BELMONT: G Grayson Murphy

Murphy was the only player in the nation to collect at least 900 points, 550 rebounds, 550 assists and 150 steals last season. The 6-3 guard averaged 10.9 point, 8 rebounds, 5.8 assists and 2.3 steals. He ranked 16th nationally in assists per game and 20th in assist-turnover ratio (2.82) and tied for 14th in steals per game.

ARKANSAS STATE: F Norchad Omier

Omier averaged 12.6 points and 12.3 rebounds as a freshman last season. The only other freshmen since the 1992-93 season to average at least 12 points and 12 rebounds were Kansas State’s Michael Beasley, Louisiana Tech’s Paul Millsap and Colgate’s Adonal Foyle. The 6-7 forward had 15 double-doubles.

NEVADA: G Grant Sherfield

Sherfield, who is 6-2, began his college career at Wichita State. He averaged 18.6 points, 6.1 assists and 1.6 steals last season in his first year with Nevada. Sherfield led the Mountain West Conference in assists and steals and ranked second in the league in scoring.

Kentucky’s Tionna Herron recovering from open-heart surgery

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LEXINGTON, Ky. — Kentucky coach Kyra Elzy says freshman Tionna Herron is recovering from open-heart surgery to correct a structural abnormality.

The 6-foot-4 post player learned of her condition after arriving at school in June and received other opinions before surgery was recommended. Senior trainer Courtney Jones said in a release that Herron underwent surgery Aug. 24 at Texas Children’s Hospital in Houston and is recovering at home in DeSoto, Texas.

Elzy said Herron “is the definition of a warrior” and all are grateful to be on the other side of the player’s surgery. Herron is expected back on campus early next month and will continue rehabilitation until she’s cleared to return to normal activity.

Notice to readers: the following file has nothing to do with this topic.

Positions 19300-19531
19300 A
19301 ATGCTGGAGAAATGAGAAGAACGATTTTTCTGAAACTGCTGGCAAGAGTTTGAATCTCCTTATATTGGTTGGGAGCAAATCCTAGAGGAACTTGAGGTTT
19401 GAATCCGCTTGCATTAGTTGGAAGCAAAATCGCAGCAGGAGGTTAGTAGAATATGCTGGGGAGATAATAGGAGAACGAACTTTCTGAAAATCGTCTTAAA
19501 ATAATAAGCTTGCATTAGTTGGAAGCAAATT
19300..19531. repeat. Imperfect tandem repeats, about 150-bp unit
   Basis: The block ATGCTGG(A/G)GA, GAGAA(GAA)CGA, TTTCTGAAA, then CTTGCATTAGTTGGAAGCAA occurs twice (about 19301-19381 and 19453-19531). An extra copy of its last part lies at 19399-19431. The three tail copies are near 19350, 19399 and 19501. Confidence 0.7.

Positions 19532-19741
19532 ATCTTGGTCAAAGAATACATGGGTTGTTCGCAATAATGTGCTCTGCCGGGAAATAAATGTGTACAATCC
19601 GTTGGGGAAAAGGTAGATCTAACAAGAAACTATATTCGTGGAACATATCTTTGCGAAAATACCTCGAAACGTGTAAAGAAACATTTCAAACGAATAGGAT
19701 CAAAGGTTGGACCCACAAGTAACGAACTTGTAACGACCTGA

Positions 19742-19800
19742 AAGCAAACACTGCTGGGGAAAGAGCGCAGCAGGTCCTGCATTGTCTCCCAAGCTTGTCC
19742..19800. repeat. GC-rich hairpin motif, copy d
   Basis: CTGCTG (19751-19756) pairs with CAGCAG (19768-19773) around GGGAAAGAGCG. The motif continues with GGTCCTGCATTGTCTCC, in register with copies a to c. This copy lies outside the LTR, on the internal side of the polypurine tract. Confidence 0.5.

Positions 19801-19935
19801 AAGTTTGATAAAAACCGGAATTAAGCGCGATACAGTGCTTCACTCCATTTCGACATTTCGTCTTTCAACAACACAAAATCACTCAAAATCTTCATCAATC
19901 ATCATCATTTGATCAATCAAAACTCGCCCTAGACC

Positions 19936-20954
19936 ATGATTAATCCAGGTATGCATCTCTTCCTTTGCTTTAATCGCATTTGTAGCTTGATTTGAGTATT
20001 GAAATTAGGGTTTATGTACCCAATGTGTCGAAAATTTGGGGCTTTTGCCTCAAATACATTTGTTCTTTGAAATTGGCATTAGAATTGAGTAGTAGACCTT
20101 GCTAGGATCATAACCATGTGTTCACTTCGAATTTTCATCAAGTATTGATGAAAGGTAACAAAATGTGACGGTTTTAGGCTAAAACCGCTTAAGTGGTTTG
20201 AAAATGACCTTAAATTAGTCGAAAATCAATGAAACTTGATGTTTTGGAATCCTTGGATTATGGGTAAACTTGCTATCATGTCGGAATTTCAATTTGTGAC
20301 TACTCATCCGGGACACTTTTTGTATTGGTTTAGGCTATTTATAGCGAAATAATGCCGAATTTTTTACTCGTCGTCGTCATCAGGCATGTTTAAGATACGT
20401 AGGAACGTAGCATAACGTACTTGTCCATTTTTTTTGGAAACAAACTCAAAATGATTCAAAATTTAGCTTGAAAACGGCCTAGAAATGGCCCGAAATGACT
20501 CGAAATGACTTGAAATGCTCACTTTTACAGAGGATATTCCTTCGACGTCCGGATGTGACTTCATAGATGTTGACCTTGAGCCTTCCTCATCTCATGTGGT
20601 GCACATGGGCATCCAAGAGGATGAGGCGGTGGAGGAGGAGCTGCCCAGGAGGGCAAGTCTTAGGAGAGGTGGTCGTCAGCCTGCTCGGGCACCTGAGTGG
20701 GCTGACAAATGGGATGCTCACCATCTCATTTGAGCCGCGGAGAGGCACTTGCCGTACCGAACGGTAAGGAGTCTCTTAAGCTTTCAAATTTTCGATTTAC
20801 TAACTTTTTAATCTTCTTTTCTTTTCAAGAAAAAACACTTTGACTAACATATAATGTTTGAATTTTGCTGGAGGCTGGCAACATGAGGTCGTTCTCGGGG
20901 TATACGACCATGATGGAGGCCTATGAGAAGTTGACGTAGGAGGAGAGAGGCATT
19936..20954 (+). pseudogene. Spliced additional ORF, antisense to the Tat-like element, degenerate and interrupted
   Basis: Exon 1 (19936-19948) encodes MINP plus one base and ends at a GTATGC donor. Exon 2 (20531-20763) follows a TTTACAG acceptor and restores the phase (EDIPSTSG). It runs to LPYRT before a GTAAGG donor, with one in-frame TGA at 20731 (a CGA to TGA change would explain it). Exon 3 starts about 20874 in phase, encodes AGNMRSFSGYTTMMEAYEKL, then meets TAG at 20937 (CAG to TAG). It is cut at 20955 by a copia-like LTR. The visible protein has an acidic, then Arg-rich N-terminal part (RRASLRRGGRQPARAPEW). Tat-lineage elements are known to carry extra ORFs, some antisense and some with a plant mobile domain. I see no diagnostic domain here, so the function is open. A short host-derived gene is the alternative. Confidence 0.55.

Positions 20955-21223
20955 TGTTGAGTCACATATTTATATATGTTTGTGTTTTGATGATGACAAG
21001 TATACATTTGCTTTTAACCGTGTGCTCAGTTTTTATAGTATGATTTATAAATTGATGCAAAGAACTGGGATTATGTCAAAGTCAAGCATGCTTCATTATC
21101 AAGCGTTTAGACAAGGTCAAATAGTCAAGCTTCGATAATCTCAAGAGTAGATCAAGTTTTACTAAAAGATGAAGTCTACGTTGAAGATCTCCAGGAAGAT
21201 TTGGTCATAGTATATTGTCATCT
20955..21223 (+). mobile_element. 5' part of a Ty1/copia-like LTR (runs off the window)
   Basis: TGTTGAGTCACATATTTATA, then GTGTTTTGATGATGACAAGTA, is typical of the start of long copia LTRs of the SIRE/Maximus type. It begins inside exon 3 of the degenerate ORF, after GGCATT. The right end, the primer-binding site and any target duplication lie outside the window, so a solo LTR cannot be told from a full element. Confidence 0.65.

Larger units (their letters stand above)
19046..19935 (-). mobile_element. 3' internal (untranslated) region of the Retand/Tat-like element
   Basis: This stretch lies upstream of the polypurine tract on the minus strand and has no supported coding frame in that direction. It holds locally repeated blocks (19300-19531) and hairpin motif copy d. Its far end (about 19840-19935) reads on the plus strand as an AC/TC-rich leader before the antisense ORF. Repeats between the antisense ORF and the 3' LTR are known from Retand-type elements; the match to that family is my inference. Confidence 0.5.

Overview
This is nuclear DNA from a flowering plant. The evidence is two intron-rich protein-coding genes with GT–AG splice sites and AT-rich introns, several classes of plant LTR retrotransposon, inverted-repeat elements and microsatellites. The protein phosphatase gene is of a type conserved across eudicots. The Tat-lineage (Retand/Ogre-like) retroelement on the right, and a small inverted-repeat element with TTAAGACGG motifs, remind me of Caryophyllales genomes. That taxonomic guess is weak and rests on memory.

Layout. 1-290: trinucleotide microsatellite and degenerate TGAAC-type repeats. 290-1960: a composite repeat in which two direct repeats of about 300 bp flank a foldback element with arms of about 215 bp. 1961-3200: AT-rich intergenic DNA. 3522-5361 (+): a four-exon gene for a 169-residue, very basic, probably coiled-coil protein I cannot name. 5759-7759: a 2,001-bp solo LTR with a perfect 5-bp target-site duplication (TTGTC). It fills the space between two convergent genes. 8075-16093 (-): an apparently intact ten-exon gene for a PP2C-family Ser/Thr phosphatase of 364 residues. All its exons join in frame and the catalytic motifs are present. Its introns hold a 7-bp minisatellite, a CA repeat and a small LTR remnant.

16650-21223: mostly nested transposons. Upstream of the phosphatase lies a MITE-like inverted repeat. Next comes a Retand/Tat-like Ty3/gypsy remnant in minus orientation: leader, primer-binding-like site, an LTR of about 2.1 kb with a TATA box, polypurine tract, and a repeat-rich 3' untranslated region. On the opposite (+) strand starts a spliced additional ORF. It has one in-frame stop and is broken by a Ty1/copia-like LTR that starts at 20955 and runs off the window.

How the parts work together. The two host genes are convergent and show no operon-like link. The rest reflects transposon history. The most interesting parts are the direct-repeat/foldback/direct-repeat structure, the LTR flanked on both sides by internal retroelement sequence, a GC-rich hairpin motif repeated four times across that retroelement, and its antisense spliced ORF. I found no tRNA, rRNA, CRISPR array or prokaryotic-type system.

“Her will and determination to eventually return to the court is inspiring, and it’s that `game-on’ attitude that is what makes her such a perfect fit in our program,” Elzy said in a release. “We are so thrilled for Tionna’s return to our locker room; it’s not the same without our full team together.”

Herron committed to Kentucky during last fall’s early signing period, rated as a four-star prospect and a top-70 player in last year’s class. Kentucky won last year’s Southeastern Conference Tournament and reached the NCAA Tournament’s first round.

Emoni Bates charged with 2 felonies

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SUPERIOR TOWNSHIP, Mich — Emoni Bates, a former basketball prodigy who transferred to Eastern Michigan from Memphis, was charged with two felonies after police found a gun in a car during a traffic stop.

The 18-year-old Bates failed to stop at an intersection Sunday night and a search turned up the weapon, said Derrick Jackson, a spokesman for the Washtenaw County sheriff’s office.

Defense attorney Steve Haney told The Associated Press that the vehicle and the gun didn’t belong to Bates.

“I hope people can reserve judgment and understand there’s a presumption of innocence,” Haney said. “This was not his vehicle. This was not his gun. … We’re still gathering facts, too.”